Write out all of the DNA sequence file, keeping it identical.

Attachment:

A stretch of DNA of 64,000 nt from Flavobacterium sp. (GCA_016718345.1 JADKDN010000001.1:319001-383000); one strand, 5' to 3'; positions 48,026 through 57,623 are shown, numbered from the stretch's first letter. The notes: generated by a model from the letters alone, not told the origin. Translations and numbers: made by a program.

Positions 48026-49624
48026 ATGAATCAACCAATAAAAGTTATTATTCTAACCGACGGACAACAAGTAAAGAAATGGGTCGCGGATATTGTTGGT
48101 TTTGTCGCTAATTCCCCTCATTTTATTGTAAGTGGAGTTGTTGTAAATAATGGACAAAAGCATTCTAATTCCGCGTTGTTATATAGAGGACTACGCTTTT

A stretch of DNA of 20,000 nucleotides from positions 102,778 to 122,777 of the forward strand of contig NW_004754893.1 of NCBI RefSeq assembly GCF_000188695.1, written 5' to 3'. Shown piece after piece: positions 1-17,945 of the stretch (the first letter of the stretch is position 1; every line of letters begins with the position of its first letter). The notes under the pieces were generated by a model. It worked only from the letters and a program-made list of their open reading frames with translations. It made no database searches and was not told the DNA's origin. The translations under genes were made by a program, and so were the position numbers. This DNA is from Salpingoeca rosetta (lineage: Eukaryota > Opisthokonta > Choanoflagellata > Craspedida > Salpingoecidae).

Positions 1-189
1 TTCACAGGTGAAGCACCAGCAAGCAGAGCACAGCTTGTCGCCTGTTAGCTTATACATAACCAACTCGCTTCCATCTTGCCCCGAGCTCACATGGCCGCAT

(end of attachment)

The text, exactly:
A stretch of DNA of 64,000 nt from Flavobacterium sp. (GCA_016718345.1 JADKDN010000001.1:319001-383000); one strand, 5' to 3'; positions 48,026 through 57,623 are shown, numbered from the stretch's first letter. The notes: generated by a model from the letters alone, not told the origin. Translations and numbers: made by a program.

Positions 48026-49624
48026 ATGAATCAACCAATAAAAGTTATTATTCTAACCGACGGACAACAAGTAAAGAAATGGGTCGCGGATATTGTTGGT
48101 TTTGTCGCTAATTCCCCTCATTTTATTGTAAGTGGAGTTGTTGTAAATAATGGACAAAAGCATTCTAATTCCGCGTTGTTATATAGAGGACTACGCTTTT

A stretch of DNA of 20,000 nucleotides from positions 102,778 to 122,777 of the forward strand of contig NW_004754893.1 of NCBI RefSeq assembly GCF_000188695.1, written 5' to 3'. Shown piece after piece: positions 1-17,945 of the stretch (the first letter of the stretch is position 1; every line of letters begins with the position of its first letter). The notes under the pieces were generated by a model. It worked only from the letters and a program-made list of their open reading frames with translations. It made no database searches and was not told the DNA's origin. The translations under genes were made by a program, and so were the position numbers. This DNA is from Salpingoeca rosetta (lineage: Eukaryota > Opisthokonta > Choanoflagellata > Craspedida > Salpingoecidae).

Positions 1-189
1 TTCACAGGTGAAGCACCAGCAAGCAGAGCACAGCTTGTCGCCTGTTAGCTTATACATAACCAACTCGCTTCCATCTTGCCCCGAGCTCACATGGCCGCAT